When Krishna got his ID card

When Krishna got his ID card

 Milk packets, of course, thinks little Gauri, until she visits a farm and sees a cow being milked. For her, the visit to the farm is a revelation in more ways than one. For there, she meets Sweety, the talking cow, who tells her amazing stories of cows from mythology. She is thrilled to know that she shares her name with a goddess, as she gleefully listens to Sweety tell her of how goddess Kali, the dark one, becomes Gauri, the radiant one.

Why can’t cows use a bathroom like human beings, wonders Gauri. If Gauri is full of such questions, Sweety is an adept teller of tales. She answers the curious little girl’s queries with new and nourishing stories. So, by the end of the day, Gauri knows how Brahma created the first cow — Surabhi or Nandini; why ancient Indians worshipped cows; how the gods gifted the first man a cow called Gauri, and more.

Can any story about cows be complete without one on Krishna, the divine cowherd? So, we have Sweety recount Krishna’s cow stories. That is not all. There is the story of the good king, Indradyumna, who went in search of proof of his goodness, and Nruga, another cow-gifting king who had to face a dilemma for no fault of his.

‘Gauri and the Talking Cow’ is part of a series called ‘Fun in Devlok’, where Devdutt Pattanaik tells unique stories that blend mythology with modernity.

In the second book in the series, ‘An Identity Card for Krishna’, we have Krishna being stopped from entering an aircraft because he didn’t carry an identity card! So, what does he do? He has to urgently visit his ardent devotee in Guwahati. But wait. Why does he have to travel in an aircraft in the first place? And does he come dressed as Krishna Bhagwan?

I won’t reveal too much and spoil your fun. Read the book to be part  of Krishna’s adventures in the modern world.

You’d also like to know what Ravana, with his 10 heads, did at the airport when he was asked for his identity card, or what forms Sesha and Garuda take at the taxi stand and in the busy skies of India!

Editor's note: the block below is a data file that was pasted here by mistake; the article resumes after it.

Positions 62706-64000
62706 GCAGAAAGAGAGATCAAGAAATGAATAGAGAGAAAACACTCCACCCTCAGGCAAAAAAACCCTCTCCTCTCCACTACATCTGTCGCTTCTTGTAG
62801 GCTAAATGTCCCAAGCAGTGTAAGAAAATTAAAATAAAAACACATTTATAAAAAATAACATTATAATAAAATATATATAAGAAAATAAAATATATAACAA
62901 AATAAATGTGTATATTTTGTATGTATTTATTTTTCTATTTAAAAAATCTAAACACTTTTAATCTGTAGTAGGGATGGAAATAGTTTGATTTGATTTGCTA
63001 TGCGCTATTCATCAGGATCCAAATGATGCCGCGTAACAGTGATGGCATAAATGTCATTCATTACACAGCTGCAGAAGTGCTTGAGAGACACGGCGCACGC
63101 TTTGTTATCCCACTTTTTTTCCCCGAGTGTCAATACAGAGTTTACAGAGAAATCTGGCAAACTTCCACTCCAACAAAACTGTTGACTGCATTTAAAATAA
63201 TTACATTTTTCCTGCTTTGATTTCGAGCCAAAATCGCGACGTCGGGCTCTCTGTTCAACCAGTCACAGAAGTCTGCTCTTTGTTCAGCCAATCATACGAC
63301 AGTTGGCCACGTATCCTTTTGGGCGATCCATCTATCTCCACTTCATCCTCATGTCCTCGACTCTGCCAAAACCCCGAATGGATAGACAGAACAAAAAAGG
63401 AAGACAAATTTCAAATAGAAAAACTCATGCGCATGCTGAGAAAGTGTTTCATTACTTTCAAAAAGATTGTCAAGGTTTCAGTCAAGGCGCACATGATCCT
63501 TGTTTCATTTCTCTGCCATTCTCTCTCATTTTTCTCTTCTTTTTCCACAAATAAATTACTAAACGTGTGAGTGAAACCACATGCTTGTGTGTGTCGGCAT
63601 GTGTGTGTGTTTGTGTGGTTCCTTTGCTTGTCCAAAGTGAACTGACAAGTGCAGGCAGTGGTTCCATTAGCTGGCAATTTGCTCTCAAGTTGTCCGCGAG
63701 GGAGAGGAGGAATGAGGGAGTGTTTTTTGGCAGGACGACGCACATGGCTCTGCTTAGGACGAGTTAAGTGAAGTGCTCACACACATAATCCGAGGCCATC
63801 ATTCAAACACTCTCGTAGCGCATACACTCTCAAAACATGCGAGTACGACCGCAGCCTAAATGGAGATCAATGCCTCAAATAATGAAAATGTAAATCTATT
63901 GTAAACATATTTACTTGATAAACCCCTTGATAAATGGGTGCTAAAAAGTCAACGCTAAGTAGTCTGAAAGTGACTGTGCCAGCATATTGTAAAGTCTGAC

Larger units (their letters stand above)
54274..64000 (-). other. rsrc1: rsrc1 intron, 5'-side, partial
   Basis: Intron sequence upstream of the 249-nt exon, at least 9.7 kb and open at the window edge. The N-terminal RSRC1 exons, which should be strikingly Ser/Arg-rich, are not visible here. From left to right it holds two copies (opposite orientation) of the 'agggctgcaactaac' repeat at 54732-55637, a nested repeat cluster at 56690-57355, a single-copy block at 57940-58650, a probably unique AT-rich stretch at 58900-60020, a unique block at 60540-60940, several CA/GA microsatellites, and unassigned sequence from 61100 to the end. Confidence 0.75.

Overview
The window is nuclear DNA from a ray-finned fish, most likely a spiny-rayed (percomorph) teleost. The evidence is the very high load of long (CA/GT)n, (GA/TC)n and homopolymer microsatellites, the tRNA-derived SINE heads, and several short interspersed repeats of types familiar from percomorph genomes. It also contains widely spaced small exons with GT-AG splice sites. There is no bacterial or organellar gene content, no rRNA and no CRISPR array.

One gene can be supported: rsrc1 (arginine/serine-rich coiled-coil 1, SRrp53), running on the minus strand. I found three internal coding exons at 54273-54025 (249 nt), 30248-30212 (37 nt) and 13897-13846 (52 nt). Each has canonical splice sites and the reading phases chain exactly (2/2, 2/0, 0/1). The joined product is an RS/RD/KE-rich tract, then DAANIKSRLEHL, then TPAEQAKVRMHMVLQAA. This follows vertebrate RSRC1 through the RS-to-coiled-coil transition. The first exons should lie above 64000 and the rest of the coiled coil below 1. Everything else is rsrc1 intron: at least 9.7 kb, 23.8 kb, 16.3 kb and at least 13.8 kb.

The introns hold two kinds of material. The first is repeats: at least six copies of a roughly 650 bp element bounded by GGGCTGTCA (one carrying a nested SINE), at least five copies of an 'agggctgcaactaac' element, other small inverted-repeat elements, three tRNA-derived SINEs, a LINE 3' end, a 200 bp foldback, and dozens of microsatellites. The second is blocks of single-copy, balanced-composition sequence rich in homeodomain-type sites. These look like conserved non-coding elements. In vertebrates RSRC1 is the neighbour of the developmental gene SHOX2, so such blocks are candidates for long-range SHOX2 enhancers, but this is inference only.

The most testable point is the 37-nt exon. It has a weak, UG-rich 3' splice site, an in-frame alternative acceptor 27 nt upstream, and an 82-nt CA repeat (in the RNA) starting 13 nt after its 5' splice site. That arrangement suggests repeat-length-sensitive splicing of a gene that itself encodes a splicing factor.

Devadutt Pattanaik goes on to narrate the story of how each god in the Hindu pantheon has a mark of identification. He tells the stories of rishi Chavan, Sukanya and the Ashwini twins.

Pattanaik’s simple prose makes it easy for even the very young to read and enjoy these wonderful stories. To top it all, the stories within stories are all packaged in less than 50 pages.

In the third book in the series, ‘Indra Finds Happiness’, we have a little boy, Harsha, who is unhappy with the way things are going at home. But then he finds out that even Indra is unhappy about his blessed life! Not Kalpataru, the wish fullfilling tree, nor Chintamani, the dream fulfilling gem; not Akshaya Patra, the pot overflowing with gold, nor Amrita, the jar containing the elixir of life, could make Indra really happy. That’s because he had his eyes on sage Vashista’s cow, Kamadhenu. As Indra tells Harsha his fears and the reasons for his unhappiness, out tumble stories of sage Kandu, apsara Marisha, and demon Taraka. So what does Harsha do? Does he remain as unhappy as Indra or does he realise he can be happy despite the challenges he faces?

All three books have so many mythological stories within them, that you’ll get the feel that you’ve read more than one book after each reading. Since the writer relates each story to our everyday lives, it makes the reading that much more fun.

Indra Finds Happiness
By Devdutt Pattanaik
Published by Puffin Books
Pp 52; Rs 99

An Identity Card for Krishna
By Devdutt Pattanaik
Published by Puffin Books,
Pp 44; Rs 99

Gauri and the Talking Cow
By Devdutt Pattanaik
Published by Puffin Books,
Pp 48; Rs 99

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